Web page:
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Former Florida Gov. Jeb Bush tied Ryan, the GOP's 2012 vice presidential nominee, at 12 percent. Former Arkansas Gov. Mike Huckabee rounded out the top five with 11 percent, with former Secretary of State Condoleezza Rice (8 percent), former Alaska Gov. Sarah Palin (7 percent), Kentucky Sen. Rand PaulRandal (Rand) Howard PaulPompeo set to be confirmed on Thursday GOP anxiety grows over Trump’s Iran decision Overnight Defense: VA nominee on the ropes | White House signals it will fight for pick | Trump talks Syria with Macron | McConnell tees up Pompeo vote MORE (7 percent) and former Pennsylvania Sen. Rick Santorum (4 percent) rounding out the field.

Rubio's lead can be attributed to his popularity among strong conservatives, among the most likely to vote in a presidential primary. According to the poll, the Florida lawmaker pulls 23 percent of those who identify as "very conservative," besting Ryan's 17 percent and Huckabee's 13 percent.

Christie, who has weathered intense criticism within the GOP for his embrace of President Obama after Hurricane Sandy, would be the choice of centrist voters in the Republican electorate. Christie is the choice for 35 percent of self-described moderates, versus 20 percent for Bush and 11 percent for Huckabee.

Still, the long odds Christie may now face for the nomination are underscored in a separate survey question, which asked GOP voters if they have a favorable or unfavorable opinion of each of the potential candidates. Christie's net 21-point positive favorability was dead last among Republican candidates, dwarfed by Ryan's 74-15 percent favorability rating. Huckabee, Rice, and Rubio also posted net favorability ratings of more than 50 percentage points.

For Democrats, Hillary ClintonHillary Diane Rodham ClintonKim Kardashian West defends Kanye on Trump: 'He's a free thinker, is that not allowed?' Trump comments on Fifth Amendment resurface after Cohen filing The 'Handmaid's Tale' liberal feminists created MORE remains the dominant favorite if she decides to mount a presidential run in 2016.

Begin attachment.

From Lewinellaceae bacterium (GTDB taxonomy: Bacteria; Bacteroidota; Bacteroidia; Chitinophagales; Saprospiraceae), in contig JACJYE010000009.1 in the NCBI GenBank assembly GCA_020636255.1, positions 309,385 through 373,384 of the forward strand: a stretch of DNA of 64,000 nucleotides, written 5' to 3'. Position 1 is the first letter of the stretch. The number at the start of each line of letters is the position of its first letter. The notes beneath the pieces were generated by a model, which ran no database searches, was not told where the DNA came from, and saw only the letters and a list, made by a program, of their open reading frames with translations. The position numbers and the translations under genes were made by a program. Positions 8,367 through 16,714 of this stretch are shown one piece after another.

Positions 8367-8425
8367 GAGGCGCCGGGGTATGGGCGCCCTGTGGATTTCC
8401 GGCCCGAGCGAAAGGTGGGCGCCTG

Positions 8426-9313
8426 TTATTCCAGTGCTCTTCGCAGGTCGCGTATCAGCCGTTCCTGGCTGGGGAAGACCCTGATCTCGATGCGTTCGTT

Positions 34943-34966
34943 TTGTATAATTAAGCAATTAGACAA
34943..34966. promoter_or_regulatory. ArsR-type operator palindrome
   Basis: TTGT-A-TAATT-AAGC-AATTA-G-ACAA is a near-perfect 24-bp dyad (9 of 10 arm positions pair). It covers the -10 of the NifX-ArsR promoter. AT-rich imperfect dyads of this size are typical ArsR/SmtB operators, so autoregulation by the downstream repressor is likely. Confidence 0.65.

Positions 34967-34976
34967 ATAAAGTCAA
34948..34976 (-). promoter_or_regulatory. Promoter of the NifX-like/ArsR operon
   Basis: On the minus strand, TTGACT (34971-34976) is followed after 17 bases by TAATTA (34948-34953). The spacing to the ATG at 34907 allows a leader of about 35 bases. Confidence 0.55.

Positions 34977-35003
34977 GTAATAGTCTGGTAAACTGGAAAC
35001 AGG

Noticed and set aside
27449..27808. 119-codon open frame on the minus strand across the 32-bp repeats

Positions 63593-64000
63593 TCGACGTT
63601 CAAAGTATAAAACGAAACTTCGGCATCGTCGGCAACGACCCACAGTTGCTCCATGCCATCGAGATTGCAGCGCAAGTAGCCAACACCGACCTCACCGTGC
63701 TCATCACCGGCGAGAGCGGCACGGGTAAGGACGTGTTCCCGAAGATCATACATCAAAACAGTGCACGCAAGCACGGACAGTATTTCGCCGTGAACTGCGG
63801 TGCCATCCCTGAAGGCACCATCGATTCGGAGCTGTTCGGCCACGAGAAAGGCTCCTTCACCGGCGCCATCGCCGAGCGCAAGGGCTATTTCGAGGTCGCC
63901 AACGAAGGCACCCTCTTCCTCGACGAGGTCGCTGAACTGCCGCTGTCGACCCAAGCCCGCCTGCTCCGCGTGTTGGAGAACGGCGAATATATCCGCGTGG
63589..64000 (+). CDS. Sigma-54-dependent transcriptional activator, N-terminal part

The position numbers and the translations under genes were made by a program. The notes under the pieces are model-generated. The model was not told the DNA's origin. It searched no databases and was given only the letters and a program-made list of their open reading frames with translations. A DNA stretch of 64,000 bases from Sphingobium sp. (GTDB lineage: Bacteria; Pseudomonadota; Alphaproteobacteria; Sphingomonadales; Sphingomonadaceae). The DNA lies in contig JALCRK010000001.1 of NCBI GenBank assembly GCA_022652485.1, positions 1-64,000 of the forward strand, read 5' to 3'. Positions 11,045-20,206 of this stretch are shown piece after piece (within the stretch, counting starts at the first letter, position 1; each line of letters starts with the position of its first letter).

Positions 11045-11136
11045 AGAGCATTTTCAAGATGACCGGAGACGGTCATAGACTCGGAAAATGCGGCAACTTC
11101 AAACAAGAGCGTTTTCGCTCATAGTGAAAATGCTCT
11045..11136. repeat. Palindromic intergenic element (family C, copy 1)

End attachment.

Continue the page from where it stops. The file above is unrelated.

Clinton is the choice for more than six in 10 Democratic voters, vastly outpacing Vice President Biden, who is the choice of just 12 percent of those surveyed. New York Gov. Andrew Cuomo pulls 5 percent of the electorate, Sen.-elect Elizabeth WarrenElizabeth Ann WarrenGillibrand unveils bill to offer banking services at post offices Warren challenger sues to keep displaying 'fake Indian' signs Dems demand end to waivers used to pay people with disabilities below minimum wage MORE of Massachusetts earns 4 percent, and Maryland Gov. Martin O'Malley is the choice for 2 percent of voters. Massachusetts Gov. Deval Patrick, Montana Gov. Brain Schweitzer and Sen. Mark WarnerMark Robert WarnerOvernight Cybersecurity: DHS cyber nominee vows to make election security 'top priority' | CIA to allow lawmakers to review classified info on Haspel | Dems raise security concerns about Trump's phone use Warner requests copy of report on Trump CIA pick's role in destroyed tapes CIA will allow senators to review classified material on Haspel MORE of Virginia each only earn 1 percent support from those surveyed.

If neither Clinton nor Biden runs, the race for the Democratic nomination seems wide open. Only Cuomo and Warren are known by more than half of Democratic voters, and 45 percent say they don't know who they would choose if the top two candidates elected against running.